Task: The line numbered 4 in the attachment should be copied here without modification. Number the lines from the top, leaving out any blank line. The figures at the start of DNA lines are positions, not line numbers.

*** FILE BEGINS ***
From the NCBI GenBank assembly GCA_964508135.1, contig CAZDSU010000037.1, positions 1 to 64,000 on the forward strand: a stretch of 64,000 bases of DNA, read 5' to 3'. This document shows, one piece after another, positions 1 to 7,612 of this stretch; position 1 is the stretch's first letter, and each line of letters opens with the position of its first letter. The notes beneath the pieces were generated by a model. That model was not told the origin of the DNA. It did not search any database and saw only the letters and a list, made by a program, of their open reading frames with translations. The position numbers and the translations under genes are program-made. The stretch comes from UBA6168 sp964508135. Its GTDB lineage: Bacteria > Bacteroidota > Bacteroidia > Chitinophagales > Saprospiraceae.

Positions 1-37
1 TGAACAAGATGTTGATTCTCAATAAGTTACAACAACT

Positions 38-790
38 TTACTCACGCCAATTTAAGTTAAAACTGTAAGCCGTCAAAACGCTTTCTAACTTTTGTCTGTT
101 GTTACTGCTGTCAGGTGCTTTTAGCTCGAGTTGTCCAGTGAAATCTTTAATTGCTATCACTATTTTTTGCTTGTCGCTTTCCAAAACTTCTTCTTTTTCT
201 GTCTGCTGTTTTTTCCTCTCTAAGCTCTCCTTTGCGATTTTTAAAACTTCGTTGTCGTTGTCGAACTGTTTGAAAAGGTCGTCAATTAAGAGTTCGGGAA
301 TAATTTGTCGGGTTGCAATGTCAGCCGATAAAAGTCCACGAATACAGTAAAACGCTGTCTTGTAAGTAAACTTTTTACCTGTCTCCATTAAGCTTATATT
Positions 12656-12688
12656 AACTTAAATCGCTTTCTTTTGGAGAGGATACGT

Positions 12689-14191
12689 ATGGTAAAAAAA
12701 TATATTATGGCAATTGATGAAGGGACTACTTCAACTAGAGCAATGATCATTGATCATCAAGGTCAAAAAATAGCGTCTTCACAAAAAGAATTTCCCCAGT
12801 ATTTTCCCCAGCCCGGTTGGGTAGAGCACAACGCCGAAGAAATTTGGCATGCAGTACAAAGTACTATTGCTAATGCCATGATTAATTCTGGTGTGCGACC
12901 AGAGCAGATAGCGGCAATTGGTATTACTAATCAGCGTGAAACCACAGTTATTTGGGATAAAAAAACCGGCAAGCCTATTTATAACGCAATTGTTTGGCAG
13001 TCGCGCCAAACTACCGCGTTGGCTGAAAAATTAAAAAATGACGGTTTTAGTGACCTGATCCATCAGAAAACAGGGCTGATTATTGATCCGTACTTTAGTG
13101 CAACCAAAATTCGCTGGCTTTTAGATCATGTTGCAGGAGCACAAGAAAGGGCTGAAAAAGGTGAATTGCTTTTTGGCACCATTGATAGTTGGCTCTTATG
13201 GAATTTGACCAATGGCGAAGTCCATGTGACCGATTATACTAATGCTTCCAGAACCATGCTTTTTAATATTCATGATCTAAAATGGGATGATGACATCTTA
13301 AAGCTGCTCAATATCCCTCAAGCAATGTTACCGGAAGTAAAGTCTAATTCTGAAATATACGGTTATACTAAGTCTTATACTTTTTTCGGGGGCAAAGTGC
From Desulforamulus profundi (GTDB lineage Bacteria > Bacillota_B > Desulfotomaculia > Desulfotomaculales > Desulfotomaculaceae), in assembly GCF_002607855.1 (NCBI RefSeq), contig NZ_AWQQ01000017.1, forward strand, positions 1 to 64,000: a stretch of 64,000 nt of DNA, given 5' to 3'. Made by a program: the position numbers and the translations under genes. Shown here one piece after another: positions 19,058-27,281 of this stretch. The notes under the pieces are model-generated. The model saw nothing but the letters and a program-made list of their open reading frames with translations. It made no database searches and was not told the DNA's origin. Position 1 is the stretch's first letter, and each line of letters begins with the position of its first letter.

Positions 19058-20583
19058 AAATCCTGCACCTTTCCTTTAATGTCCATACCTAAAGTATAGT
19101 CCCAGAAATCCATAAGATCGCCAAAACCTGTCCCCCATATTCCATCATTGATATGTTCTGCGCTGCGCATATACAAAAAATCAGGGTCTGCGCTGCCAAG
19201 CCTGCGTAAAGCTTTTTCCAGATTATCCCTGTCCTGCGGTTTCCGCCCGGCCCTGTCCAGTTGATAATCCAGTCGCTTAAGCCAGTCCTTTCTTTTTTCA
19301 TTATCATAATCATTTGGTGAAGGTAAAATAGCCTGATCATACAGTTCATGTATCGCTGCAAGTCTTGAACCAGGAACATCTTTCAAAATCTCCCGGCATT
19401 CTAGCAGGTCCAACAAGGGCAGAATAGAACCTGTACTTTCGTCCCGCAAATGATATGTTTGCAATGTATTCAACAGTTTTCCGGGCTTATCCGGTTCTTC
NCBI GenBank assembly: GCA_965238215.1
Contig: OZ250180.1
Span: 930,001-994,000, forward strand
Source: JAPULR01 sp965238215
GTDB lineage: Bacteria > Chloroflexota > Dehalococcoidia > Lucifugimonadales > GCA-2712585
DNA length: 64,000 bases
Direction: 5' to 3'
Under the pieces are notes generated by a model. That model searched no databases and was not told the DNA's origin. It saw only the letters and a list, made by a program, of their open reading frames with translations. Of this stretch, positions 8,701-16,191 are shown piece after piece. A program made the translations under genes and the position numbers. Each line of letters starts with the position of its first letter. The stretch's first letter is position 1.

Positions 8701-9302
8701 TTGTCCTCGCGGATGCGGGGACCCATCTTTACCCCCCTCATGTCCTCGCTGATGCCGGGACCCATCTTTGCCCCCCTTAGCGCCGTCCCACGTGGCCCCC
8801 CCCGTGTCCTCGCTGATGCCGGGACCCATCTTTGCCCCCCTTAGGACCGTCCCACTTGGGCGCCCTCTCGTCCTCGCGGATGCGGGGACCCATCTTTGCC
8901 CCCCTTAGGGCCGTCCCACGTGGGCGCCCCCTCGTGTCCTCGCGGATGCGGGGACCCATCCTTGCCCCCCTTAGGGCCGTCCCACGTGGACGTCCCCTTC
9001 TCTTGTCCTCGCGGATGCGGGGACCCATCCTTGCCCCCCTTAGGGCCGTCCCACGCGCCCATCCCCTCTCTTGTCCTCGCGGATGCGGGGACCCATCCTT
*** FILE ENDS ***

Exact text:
Positions 38-790